Deloitte’s Chinese Affiliate to Pay $20 Million Penalty for Asking Audit Clients to Conduct Their Own Audit Work
Clients selected their own samples and prepared workpapers
The Securities and Exchange Commission today charged Deloitte Touche Tohmatsu Certified Public Accountants LLP (Deloitte-China), the Chinese affiliate of the Deloitte global network of accounting firms, with failing to comply with fundamental U.S. auditing requirements in its component audits of U.S. issuers and its audits of foreign companies listed on U.S. exchanges. Deloitte-China agreed to settle the charges by paying a $20 million penalty and agreeing to extensive remedial measures.
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The SEC order finds that, in the course of numerous audits over multiple years, Deloitte-China personnel asked clients to select their own samples for testing and to prepare audit documentation purporting to show that Deloitte-China had obtained and assessed the supporting evidence for certain clients’ accounting entries. This created the appearance that Deloitte-China had conducted the required testing of clients’ financial statements and internal controls when there was no evidence in the audit file that it had in fact done so.
“We find that Deloitte-China fell woefully short of professional auditing requirements in numerous component audits of Chinese operations of U.S. issuers and audits of Chinese companies listed on U.S. exchanges,” said SEC Chair Gary Gensler. “These basic, foundational auditing requirements are necessary to instill trust in our capital markets. It’s a privilege for issuers to access our markets — the largest, deepest, most liquid markets in the world. Investors in U.S. markets should be protected — and have trust in a company’s financial numbers — regardless of whether an issuer is foreign or domestic.”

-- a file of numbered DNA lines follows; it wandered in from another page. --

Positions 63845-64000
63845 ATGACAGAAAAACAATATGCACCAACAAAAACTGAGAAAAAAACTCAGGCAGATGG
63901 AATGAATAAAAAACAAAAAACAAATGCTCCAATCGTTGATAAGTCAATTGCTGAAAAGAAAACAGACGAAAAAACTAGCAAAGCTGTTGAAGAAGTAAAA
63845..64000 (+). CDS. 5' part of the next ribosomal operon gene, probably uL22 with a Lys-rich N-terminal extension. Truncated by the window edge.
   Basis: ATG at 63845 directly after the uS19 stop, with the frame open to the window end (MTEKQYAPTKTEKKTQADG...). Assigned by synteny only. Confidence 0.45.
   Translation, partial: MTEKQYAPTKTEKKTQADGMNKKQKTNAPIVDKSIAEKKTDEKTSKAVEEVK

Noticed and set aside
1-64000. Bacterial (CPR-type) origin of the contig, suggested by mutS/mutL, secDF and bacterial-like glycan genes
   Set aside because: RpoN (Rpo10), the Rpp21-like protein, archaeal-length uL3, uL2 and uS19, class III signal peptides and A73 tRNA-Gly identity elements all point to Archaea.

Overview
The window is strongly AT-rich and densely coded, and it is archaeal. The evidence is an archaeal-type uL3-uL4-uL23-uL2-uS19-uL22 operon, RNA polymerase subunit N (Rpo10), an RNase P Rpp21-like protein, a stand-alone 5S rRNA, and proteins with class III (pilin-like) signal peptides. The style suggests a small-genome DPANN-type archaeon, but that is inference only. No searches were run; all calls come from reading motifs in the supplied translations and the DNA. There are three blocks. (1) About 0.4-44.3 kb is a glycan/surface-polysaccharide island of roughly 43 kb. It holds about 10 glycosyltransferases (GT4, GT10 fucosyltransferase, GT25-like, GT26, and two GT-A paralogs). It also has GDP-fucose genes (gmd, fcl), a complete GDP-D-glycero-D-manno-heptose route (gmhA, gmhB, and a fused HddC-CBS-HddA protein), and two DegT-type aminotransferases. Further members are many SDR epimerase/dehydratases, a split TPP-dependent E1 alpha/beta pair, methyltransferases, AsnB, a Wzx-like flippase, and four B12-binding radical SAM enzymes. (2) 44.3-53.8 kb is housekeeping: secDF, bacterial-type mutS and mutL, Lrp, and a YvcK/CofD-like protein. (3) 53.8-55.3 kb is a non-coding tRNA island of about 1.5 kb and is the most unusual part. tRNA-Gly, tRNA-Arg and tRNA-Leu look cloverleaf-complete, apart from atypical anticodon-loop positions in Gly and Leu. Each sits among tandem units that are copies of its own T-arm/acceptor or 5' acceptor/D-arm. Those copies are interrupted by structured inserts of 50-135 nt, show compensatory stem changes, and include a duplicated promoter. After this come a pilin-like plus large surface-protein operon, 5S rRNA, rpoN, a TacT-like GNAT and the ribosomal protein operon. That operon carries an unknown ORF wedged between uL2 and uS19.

“While the SEC’s action today does not implicate a violation of the Holding Foreign Companies Accountable Act, the action does underscore the need for the Public Company Accounting Oversight Board (PCAOB) to be able to inspect Chinese audit firms,” Chair Gensler added. “A fundamental goal of the PCAOB’s inspection regime is to identify weaknesses in the firms’ quality control processes — the very weaknesses at issue in this case.”
“This action involves audit failures at the most basic level. Across multiple years and audit engagements, Deloitte-China auditors failed to meet professional standards, exercise independence and fulfill their essential role as gatekeepers,” said Gurbir S. Grewal, Director of the SEC’s Enforcement Division. “Auditors are vital to the success of our financial markets and the standards they must abide by are neither optional, nor are they aspirational best practices. Rather, they’re foundational to audit quality and investor protection, and every audit firm that conducts audits for issuers with securities trading on U.S. exchanges must meet them. Here, Deloitte-China audit professionals fell woefully short.”
The order finds that the misconduct involved both junior and senior audit team members and reflected a lack of audit supervision by audit partners. The order also finds that Deloitte-China failed to adhere to numerous PCAOB auditing standards, including due professional care of audit evidence, sampling, documentation, internal control over financial reporting, audit supervision, and quality control.
“Accounting firms are critical gatekeepers of our disclosure program, and, when they abdicate their responsibilities as independent auditors, it threatens the health of our U.S. financial markets,” said Melissa R. Hodgman, Associate Director of the SEC’s Enforcement Division. “The Division of Enforcement will aggressively pursue all PCAOB-registered accounting firms that fail to truthfully perform their roles.”
In addition to the financial penalty, the order censures Deloitte-China and requires the firm to complete a review and assessment of its policies and procedures by an independent consultant retained by Deloitte Touche Tohmatsu Limited (“Deloitte-Global”), a U.K. entity with which it is indirectly affiliated. The order further requires Deloitte-China to implement a plan to address deficiencies identified by the independent consultant that is approved and overseen by Deloitte-Global, and to subsequently undergo several additional annual reviews. The order also requires Deloitte-China to require additional training over three years for all of its audit professionals who serve U.S. public company audit clients.
The SEC’s investigation was conducted by John Archfield, Jonathan Jacobs, W. Bradley Ney, and Ian Rupell. It was supervised by Rami Sibay.
Source: U.S. Securities and Exchange Commission